I was raised with faith – Roman Catholicism that is. When I was figuring out my sexuality, I was lead to believe I was going to burn in hell before I even got out of bed for having desires. Back then, they weren’t even desires – hell, I was 8 or 9 years old. Do you even have urges at that age? I just knew I was different from the rest of the small pack of students I was allowed to play with. The boys played their sports games with the other boys at recess, whereas I choose to play with the girls. What games we played, I do not recall. I just knew I was more comfortable with them than I was with the boys who seemed (forgive me Sister Eileen) hell bent on winning.
My eighth grade graduation was a turning point of sorts. No more nuns, no more priests, no more going to church every Sunday to go through the motions of an hour-long Mass of sitting, standing and kneeling. It was June and in 1986 fashion (before I appreciated what fashion was), I didn’t want to graduate in the typical blue blazer and plaid tie. I forced my Mother’s hand and picked out a suit more appropriate for the day – a la Don Johnson on Miami Vice.
White pants, white lace up Capezio shoes, pastel colered shirt, and a stop sign red jacket to tie it all together. I had been to my Mother’s hairdresser that day and he Aqua-Netted my hair into a pre-Donald Trump do guaranteed not to move even through a hurricane. Suffice it to say, I stood out like a Pink Flamingo at a Pigeon contest receiving my diploma. The girls thought I was awesome, the boys were jealous, and I couldn’t see any of it because I refused to where my Coke-bottle glasses as they would ruin my new look. To the dismay of the Nuns, curious looks from other parents and stares from my school mates, I proudly walked up to receive my graduation certificate.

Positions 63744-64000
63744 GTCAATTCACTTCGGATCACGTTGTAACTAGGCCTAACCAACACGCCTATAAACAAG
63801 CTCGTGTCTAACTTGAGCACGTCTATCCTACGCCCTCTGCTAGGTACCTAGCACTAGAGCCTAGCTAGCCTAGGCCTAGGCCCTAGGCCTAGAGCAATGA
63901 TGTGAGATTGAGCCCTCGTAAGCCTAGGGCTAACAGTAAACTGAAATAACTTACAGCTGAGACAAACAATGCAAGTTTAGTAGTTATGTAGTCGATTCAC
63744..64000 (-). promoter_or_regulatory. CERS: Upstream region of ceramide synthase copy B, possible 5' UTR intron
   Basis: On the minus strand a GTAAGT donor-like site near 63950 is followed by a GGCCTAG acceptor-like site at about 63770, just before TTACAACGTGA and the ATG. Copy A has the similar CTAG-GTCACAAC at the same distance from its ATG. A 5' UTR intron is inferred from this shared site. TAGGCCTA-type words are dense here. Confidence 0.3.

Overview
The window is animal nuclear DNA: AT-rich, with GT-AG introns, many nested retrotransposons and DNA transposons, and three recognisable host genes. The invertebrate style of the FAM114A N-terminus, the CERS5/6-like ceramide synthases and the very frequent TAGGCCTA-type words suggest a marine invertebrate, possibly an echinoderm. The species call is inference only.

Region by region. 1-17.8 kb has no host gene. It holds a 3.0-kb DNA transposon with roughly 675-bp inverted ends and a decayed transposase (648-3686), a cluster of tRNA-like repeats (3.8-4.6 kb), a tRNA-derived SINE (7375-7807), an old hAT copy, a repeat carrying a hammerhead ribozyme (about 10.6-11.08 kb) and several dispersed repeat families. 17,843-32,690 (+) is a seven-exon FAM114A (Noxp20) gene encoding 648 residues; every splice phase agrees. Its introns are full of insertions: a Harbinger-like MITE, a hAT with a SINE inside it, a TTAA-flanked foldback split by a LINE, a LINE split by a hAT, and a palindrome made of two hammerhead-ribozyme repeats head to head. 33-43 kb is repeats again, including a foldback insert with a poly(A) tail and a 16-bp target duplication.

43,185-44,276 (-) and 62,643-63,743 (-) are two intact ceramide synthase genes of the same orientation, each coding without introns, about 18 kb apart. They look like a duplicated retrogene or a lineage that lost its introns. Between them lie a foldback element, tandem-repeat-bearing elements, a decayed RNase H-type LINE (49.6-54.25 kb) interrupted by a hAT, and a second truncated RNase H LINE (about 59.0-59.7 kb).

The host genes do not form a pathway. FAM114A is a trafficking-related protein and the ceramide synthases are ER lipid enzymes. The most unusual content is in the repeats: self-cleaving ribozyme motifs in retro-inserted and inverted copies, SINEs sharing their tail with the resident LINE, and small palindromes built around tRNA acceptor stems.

High school began in June of that year as was the custom and I found myself in a completely different world. My parents, long since divorced, could not agree to send me to another private school, so I found myself among the masses of teenagers who weren’t sure what was going on or where they were supposed to be, myself among them. Gym class proved my breaking point. We were supposed to choose what we wanted to take, and there was quite a variety. But no matter which I choose, I still ended up in a locker room with the other boys changing and showering. I felt extremely uncomfortable, yet I still wasn’t completely sure why. I just knew that I should not be in a room full of naked and half-naked boys bantering about who was the best hitter or kicker or whatever, when all my eyes seemed to do was glance towards their mid-sections and feel embarrassed because of it. Shortly thereafter, I ditched gym clas altogether, having a family friend who happened to be a doctor write notes for me, excusing me from the rest of the classes. This same doctor, along with the help of an over worked secretary in the Principal’s office, kept me out of gym class through the remainder of my years in high school. They offered me swimming; I quickly produced a note saying I was allergic to chlorine. They offered me softball; I got a note from Dr. Magic saying it was bad for my back. The secretary I worked for loved it, I did her job in place of gym class and she got to take lots of coffee breaks. In doing so, I was able to divert my (I then thought) misplaced feeling for certain boys whom, shall we say, exceeded the others in the locker room and not necessarily in gym class.
This went on until graduation, (which I achieved with honors), and it wasn’t until years later, I began to question the FAITH I had been reared to know. If I was GAY, I’d burn in hell before I woke up. Had I chosen the path that had been laid before me, I probably would have married the one girl who had gaven me a “hickey” before I was 14. As the sands drift down to 40, I find myself wondering which path would have been better… a life of perfect lies, or my life of imperfect appearances.
Which path would you have chosen?